2021-Oct: Lang team update


  • oli-obk completed a rewrite of the inference engine and is in the process of landing it.
  • oli-obk is also pursuing a rewrite of the region checker to use intersection regions to address some of the shortcomings in the current system.
  • spastorino wrote a number of test cases covering the "feature surface area".
  • spastorino removed the (incorrectly implemented) support for let x: impl Trait; it will be re-evaluated later.
  • nikomatsakis is working on an explainer covering the "big picture" of TAITs.
  • tmandry + nikomatsakis are planning a proposal to permit users to name the types of associated functions from traits or inherent impls.
    • This opens the way for -> impl Trait notation in traits.

Goals for this month

  • Prepare stabilization report
  • Land oli's rewrite
  • Extend explainer
  • Extend evaluation doc to cover naming of impl traits

Questions for discussion

  • How long should we allow new inference engine to "bake" before stabilizing?
    • We have a large suite of test cases.
    • The inference engine is used for all impl Trait, including -> impl Trait and async fn, so it gets a lot of testing once it hits stable.

Type alias impl trait stabilization

The major focus remains "type alias impl trait" (TAIT) stabilization:

fn main() {
type Foo = impl Trait;

impl SomeTrait for SomeType {
    type AssocType = impl Debug;


Inference engine rewrite

oli-obk has completed a rewrite of the TAIT inference engine so that it matches the inference behavior of the RFC. This rewrite has been largely completed on a branch and is in the process of landing. It requires a number of supporting changes, such as improvements to NLL diagnostics.

The semantics that were implemented are briefly defined as follows. First, each TAIT has a "defining scope" based on where it appears:

  • In a module-level type alias: the defining scope is the enclosing module.
  • In the value of an associated type: the defining scope is the impl.

Within that defining scope, each item (function, etc) that references the TAIT defines a value for the TAIT based on the results of type-checking. Essentially, the TAIT's value is assumed at first to be an unbound inference variable, and we solve for whatever value of that variable will make the function type check. Each item must completely define the hidden type without relying on other items; further, each item must provide the same value for the hidden type. Example:

fn main() {
mod tait {
    pub type TAIT = impl Debug;

    // `foo` infers TAIT to be `u32`,
    // because that is the value needed
    // to make it type check:
    pub fn foo() {
        let x: TAIT = 22_u32;

    // `get` also infers TAIT to be `u32`,
    // because that is the value needed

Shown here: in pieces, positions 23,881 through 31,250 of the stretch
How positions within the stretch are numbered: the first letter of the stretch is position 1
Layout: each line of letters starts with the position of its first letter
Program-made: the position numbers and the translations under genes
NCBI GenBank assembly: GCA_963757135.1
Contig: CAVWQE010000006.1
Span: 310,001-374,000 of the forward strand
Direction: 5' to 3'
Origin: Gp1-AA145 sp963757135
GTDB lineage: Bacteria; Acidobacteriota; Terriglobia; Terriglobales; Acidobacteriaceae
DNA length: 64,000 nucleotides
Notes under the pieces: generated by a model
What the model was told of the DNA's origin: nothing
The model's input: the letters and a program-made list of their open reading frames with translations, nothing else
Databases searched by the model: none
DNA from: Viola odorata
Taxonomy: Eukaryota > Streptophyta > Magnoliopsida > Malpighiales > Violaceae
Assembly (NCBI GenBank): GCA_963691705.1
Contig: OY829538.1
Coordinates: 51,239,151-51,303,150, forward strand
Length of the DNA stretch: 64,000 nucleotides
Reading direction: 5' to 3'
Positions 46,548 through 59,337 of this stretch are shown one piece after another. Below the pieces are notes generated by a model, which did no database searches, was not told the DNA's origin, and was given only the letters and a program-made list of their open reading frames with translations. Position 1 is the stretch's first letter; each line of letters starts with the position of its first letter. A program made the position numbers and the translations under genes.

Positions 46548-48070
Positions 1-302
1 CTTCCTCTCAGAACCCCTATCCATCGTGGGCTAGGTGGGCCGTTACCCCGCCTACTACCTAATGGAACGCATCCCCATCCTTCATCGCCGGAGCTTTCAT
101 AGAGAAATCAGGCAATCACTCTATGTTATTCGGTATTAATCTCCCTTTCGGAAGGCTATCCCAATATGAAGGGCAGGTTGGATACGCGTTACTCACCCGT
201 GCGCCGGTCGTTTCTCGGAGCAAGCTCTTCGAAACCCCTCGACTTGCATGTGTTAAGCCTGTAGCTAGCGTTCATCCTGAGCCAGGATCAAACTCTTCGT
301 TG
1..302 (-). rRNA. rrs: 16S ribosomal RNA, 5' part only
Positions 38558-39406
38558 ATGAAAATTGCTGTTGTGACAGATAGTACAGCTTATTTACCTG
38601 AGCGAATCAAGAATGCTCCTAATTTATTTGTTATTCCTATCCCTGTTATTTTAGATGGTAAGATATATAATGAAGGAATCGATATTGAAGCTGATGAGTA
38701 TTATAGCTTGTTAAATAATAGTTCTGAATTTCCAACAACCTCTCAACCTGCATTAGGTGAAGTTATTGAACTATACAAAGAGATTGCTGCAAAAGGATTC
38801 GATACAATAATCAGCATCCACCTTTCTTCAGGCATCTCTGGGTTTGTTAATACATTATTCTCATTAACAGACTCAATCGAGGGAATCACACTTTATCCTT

// to make it type check:
    pub fn get() -> TAIT {

    // `take` also infers TAIT to be `u32`,
    // because that is the value needed
    // to make it type check. Calling `take`
    // from *outside* the module would not
    // be possible except by providing a return
    // value from `get`.
    pub fn take(x: TAIT) {
        let y: u32 = x;

    // Other also constraints TAIT to be `u32`,
    // albeit indirectly.
    pub fn other() {

Outside of the defining scope, references to the type TAIT are opaque. The code is not permitted to rely on the hidden type, though it may peek at the auto traits implemented by the hidden type:

mod tait { ... /* as above */ ... }

fn main() {
    // Allowed

    // ERROR-- The hidden type is not visible outside of 
    // the module `tait`, so we can't rely on it being
    // `u32`.

    // ok -- TAIT is an `impl Debug`

    // ok -- auto traits can rely on the hidden type,
    // and `u32: Send`

    // error -- even though `u32` implements `Display`,
    // we don't know the hidden type

fn is_send<T: Send>() { }
fn is_debug<T: Debug>() { }
fn is_display<T: Display>() { }

Naming impl Trait in traits

We would like to support -> impl Trait in traits and impls. One of the questions that has been blocking progress is the question of how to name the resulting associated type. In other words, the syntax

fn main() {
trait Foo {
    fn bar(&self) -> impl Debug + '_;

is equivalent to something like this but where Bar is an implicit associated type

fn main() {
trait Foo {
    type Bar<'me> = impl Debug + 'me;
    fn bar(&self) -> Self::Bar<'_>;

The problem is that users have no way to name Bar, and hence no way to name the return type of bar.

There have been numerous proposals to address this, but the most straightforward -- and also the most enabling -- seems to be allowing users to get access to the "zero-sized fn type" that represents bar.

The idea would be to define an associated type for every fn item, so that Foo::bar identifies the associated type for this fn in general, and <T as Foo>::bar identifies the associated type for the function as implemented for the type T.

This permits you to access the return type by writing T::bar::Output, for example, although we will have to extend the type checker to accommodate relative associated types like that (the full syntax would be <<T as Foo>::bar as FnOnce>::Output).

These are the known questions to address in the evaluation doc:

  • Can you name top-level functions or other sorts of functions?
    • What about the constructor functions for tuple structs or enum variants?
  • How to manage associated types and fns with the same name?
    • Do we have an unambiguous syntax such as T::fn(bar) to resolve that?
      • (This might apply to constructor functions as well.)